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HBase, mail # user - Schema design for filters

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Re: Schema design for filters
James Taylor 2013-06-28, 01:55
Hi Kristoffer,
Have you had a look at Phoenix (https://github.com/forcedotcom/phoenix)? You could model your schema much like an O/R mapper and issue SQL queries through Phoenix for your filtering.


On Jun 27, 2013, at 4:39 PM, "Kristoffer Sjögren" <[EMAIL PROTECTED]> wrote:

> Thanks for your help Mike. Much appreciated.
> I dont store rows/columns in JSON format. The schema is exactly that of a
> specific java class, where the rowkey is a unique object identifier with
> the class type encoded into it. Columns are the field names of the class
> and the values are that of the object instance.
> Did think about coprocessors but the schema is discovered a runtime and I
> cant hard code it.
> However, I still believe that filters might work. Had a look
> at SingleColumnValueFilter and this filter is be able to target specific
> column qualifiers with specific WritableByteArrayComparables.
> But list comparators are still missing... So I guess the only way is to
> write these comparators?
> Do you follow my reasoning? Will it work?
> On Fri, Jun 28, 2013 at 12:58 AM, Michael Segel
>> Ok...
>> If you want to do type checking and schema enforcement...
>> You will need to do this as a coprocessor.
>> The quick and dirty way... (Not recommended) would be to hard code the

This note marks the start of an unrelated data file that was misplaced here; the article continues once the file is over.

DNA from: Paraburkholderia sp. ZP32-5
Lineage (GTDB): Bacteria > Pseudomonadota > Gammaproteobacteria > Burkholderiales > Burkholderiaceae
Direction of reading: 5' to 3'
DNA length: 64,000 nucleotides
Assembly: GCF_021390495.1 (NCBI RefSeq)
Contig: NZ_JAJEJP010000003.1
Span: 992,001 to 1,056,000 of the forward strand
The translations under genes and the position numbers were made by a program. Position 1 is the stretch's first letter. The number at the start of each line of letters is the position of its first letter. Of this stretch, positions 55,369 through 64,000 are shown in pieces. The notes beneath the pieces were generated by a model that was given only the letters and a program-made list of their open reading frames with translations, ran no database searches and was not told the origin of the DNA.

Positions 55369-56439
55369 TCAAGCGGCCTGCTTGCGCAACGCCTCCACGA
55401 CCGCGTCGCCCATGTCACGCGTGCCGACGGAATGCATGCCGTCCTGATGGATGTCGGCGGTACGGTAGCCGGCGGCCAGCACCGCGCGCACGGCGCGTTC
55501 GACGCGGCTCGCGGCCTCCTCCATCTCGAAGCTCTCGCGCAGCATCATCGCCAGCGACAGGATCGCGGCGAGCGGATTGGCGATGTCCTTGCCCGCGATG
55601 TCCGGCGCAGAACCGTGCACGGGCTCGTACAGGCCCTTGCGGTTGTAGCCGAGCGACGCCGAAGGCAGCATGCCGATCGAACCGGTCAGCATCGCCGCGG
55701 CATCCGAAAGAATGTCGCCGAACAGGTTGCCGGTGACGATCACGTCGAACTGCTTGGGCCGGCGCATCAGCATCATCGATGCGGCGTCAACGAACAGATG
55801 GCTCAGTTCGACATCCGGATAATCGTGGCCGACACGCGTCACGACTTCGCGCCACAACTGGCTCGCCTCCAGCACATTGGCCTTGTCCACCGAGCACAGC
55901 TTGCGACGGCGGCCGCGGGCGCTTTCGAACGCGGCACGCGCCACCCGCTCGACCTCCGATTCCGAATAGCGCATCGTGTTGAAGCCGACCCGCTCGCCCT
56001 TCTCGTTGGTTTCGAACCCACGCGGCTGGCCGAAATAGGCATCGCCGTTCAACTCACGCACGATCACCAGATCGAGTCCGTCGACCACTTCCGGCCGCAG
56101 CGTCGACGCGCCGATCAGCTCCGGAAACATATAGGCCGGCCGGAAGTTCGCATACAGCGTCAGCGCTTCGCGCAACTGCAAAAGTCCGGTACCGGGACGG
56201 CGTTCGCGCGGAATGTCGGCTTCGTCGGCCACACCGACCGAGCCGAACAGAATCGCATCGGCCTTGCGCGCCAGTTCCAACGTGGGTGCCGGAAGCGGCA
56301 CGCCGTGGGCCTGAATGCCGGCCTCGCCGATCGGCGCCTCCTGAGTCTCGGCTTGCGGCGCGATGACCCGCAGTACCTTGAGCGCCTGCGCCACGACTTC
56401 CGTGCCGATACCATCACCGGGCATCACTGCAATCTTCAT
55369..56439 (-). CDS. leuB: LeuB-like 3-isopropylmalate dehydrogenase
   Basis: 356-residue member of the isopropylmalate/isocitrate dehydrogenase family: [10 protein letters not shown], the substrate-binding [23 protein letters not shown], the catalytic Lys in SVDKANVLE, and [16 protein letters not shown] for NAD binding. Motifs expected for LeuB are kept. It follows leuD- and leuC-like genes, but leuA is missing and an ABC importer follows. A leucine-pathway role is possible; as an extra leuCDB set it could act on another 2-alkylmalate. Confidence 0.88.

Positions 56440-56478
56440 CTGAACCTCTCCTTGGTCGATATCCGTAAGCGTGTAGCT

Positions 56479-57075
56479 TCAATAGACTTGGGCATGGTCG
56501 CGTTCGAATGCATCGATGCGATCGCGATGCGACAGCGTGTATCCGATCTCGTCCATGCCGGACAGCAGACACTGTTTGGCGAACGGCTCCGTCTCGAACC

>> schema in to the co-processor code.)
>> A better way... at start up, load up ZK to manage the set of known table
>> schemas which would be a map of column qualifier to data type.
>> (If JSON then you need to do a separate lookup to get the records schema)
>> Then a single java class that does the look up and then handles the known
>> data type comparators.
>> Does this make sense?
>> (Sorry, kinda was thinking this out as I typed the response. But it should
>> work )
>> At least it would be a design approach I would talk. YMMV
>> Having said that, I expect someone to say its a bad idea and that they
>> have a better solution.
>> HTH
>> -Mike
>> On Jun 27, 2013, at 5:13 PM, Kristoffer Sjögren <[EMAIL PROTECTED]> wrote:
>>> I see your point. Everything is just bytes.
>>> However, the schema is known and every row is formatted according to this
>>> schema, although some columns may not exist, that is, no value exist for
>>> this property on this row.
>>> So if im able to apply these "typed comparators" to the right cell values
>>> it may be possible? But I cant find a filter that target specific
>> columns?
>>> Seems like all filters scan every column/qualifier and there is no way of
>>> knowing what column is currently being evaluated?
>>> On Thu, Jun 27, 2013 at 11:51 PM, Michael Segel
>>> <[EMAIL PROTECTED]>wrote:
>>>> You have to remember that HBase doesn't enforce any sort of typing.
>>>> That's why this can be difficult.
>>>> You'd have to write a coprocessor to enforce a schema on a table.
>>>> Even then YMMV if you're writing JSON structures to a column because
>> while
>>>> the contents of the structures could be the same, the actual strings
>> could
>>>> differ.
>>>> HTH
>>>> -Mike
>>>> On Jun 27, 2013, at 4:41 PM, Kristoffer Sjögren <[EMAIL PROTECTED]>
>> wrote:
>>>>> I realize standard comparators cannot solve this.
>>>>> However I do know the type of each column so writing custom list
>>>>> comparators for boolean, char, byte, short, int, long, float, double
>>>> seems
>>>>> quite straightforward.
>>>>> Long arrays, for example, are stored as a byte array with 8 bytes per
>>>> item
>>>>> so a comparator might look like this.
>>>>> public class LongsComparator extends WritableByteArrayComparable {
>>>>>  public int compareTo(byte[] value, int offset, int length) {
>>>>>      long[] values = BytesUtils.toLongs(value, offset, length);
>>>>>      for (long longValue : values) {
>>>>>          if (longValue == val) {